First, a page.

What began as an Instagram account, morphed into a website and with 18 walks and counting Walk Tonbridge has become a much-valued tool in our community. Each walk I write takes the reader on a narrative journey through the landscape, recapping the stories and facts that I have discovered along the way.

One of my favourite walks that I have a discovered is a scenic ramble through Chiddingstone, part of the Sevenoaks district.

The walk begins at The Little Brown Jug, a popular local pub that in draws visitors from all directions.

Upon leaving the pub, cross through Penshurst railway station via the footbridge, tucked away in the platform shelter you will find a pop-up art gallery, show casing the work of Jessops Farm Studios a collective of local Sevenoaks artists.

Having crossed the tracks, the walk leads you through a series of fields and farms, as you look across to rolling hills and distant oast houses, showcasing the best of the Weald.

Credit: James Pavlou

After a mile or half into the route you will come to Somerden Green, a remote hamlet enveloped by its rural surroundings.  The row of beautiful cottages that you will find here were once the village ‘poor house’.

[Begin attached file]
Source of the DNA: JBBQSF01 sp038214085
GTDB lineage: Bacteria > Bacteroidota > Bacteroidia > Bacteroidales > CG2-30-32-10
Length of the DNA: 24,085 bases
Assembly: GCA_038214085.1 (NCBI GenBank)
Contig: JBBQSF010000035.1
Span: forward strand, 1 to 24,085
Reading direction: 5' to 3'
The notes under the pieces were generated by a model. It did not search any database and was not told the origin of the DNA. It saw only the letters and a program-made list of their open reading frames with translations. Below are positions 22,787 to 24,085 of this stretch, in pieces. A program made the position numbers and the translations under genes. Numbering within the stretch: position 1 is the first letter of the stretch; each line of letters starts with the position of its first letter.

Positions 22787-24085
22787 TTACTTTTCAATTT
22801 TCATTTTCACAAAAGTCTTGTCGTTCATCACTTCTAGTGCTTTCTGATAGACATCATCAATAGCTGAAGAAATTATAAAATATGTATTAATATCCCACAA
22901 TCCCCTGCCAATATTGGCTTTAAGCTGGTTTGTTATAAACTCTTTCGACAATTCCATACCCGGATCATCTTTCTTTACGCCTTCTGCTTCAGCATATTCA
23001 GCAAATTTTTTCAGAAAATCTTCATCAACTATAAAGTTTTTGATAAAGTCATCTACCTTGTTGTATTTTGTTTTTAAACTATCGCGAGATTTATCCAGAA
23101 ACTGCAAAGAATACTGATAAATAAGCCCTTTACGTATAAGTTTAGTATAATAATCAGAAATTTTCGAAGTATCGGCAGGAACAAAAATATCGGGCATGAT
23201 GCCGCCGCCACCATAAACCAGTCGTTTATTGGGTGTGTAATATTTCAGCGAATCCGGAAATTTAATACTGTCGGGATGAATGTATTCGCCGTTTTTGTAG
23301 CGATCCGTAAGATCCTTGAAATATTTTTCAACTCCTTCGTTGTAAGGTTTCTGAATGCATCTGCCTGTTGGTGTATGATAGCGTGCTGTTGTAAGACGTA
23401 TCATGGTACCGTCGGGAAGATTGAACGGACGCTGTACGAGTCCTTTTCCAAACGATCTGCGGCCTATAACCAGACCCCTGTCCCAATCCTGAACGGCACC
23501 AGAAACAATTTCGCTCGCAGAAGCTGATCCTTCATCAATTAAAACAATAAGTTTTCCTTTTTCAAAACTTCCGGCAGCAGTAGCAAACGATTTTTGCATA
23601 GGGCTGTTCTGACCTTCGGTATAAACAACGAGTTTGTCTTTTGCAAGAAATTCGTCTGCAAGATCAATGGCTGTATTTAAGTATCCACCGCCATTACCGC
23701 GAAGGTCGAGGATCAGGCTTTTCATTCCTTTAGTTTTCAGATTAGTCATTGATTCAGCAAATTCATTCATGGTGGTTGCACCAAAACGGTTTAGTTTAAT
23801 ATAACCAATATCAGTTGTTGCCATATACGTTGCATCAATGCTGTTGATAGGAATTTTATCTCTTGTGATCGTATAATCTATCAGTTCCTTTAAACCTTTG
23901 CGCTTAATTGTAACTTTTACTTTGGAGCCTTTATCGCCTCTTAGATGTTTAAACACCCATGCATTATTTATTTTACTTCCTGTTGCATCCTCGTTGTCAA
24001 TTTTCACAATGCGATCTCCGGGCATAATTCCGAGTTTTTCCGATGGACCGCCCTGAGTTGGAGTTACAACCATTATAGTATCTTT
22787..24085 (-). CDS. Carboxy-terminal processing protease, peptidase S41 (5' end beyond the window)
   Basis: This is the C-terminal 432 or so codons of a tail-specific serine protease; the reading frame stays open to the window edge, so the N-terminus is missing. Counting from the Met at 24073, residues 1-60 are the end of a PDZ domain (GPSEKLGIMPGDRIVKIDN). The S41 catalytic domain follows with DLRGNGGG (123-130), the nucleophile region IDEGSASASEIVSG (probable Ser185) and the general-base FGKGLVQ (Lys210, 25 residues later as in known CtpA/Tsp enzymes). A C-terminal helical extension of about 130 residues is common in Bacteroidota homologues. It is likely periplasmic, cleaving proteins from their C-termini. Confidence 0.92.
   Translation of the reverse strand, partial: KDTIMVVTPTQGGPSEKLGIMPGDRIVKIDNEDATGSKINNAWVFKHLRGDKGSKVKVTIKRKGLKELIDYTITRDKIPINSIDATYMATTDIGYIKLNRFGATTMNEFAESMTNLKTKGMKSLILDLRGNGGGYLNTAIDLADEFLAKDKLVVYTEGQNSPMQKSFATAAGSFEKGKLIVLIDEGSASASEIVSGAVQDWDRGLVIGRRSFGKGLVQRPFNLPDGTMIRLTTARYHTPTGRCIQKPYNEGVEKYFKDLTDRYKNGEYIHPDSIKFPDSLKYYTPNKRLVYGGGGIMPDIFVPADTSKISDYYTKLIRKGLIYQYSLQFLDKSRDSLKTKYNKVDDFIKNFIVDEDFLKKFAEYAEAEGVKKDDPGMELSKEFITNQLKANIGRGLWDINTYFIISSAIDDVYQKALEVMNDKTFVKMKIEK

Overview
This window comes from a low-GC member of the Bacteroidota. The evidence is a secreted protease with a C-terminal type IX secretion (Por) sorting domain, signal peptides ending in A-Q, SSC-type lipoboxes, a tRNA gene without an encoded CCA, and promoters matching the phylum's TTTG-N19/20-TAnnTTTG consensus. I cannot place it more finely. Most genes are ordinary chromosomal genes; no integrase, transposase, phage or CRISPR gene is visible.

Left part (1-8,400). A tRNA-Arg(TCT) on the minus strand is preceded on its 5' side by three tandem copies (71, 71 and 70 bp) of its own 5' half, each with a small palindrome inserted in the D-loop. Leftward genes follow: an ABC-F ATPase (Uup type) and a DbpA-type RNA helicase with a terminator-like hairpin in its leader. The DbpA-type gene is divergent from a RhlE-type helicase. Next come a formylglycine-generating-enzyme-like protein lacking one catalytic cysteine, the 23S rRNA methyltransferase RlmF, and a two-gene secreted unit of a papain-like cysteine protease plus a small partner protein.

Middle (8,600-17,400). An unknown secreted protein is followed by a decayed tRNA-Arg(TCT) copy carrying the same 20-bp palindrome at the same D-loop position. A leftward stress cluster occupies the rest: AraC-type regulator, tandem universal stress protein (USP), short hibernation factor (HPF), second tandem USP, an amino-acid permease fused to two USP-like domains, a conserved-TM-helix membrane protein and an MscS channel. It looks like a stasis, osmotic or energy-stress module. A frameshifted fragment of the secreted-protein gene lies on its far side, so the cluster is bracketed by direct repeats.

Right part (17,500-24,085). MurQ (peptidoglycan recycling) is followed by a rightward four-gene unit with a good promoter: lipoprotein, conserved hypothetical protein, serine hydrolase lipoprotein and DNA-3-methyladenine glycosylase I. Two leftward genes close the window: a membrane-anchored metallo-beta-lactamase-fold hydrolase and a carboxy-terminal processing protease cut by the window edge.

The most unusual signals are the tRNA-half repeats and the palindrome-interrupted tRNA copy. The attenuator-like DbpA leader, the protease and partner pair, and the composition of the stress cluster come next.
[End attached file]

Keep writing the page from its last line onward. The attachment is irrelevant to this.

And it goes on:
Life in the workhouse was grim. Husbands and wives would be separated, as would children from their parents. Younger residents would be four to a bed and even the adults would need to double up. Sharing a bed with your workmates would be bad enough at the best of times, but even more so when you are washing outside in cold water!

Leaving Somerton Green behind, the walk continues over the pretty River Eden, where you will see a pillbox guarding the bridge. This is just one of thousands that were hastily constructed in the summer of 1940, forming a series of defensive lines around London and the length of the country, in response to military intelligence suggested that a Nazi invasion was imminent.

As the walk approaches the village of Chiddingstone you will spot a beautiful lake belonging to Chiddingstone Castle. For many years the castle was owned by the Streatfields, a prominent Chiddingstone family whose connection with the village can be dated back hundreds of years.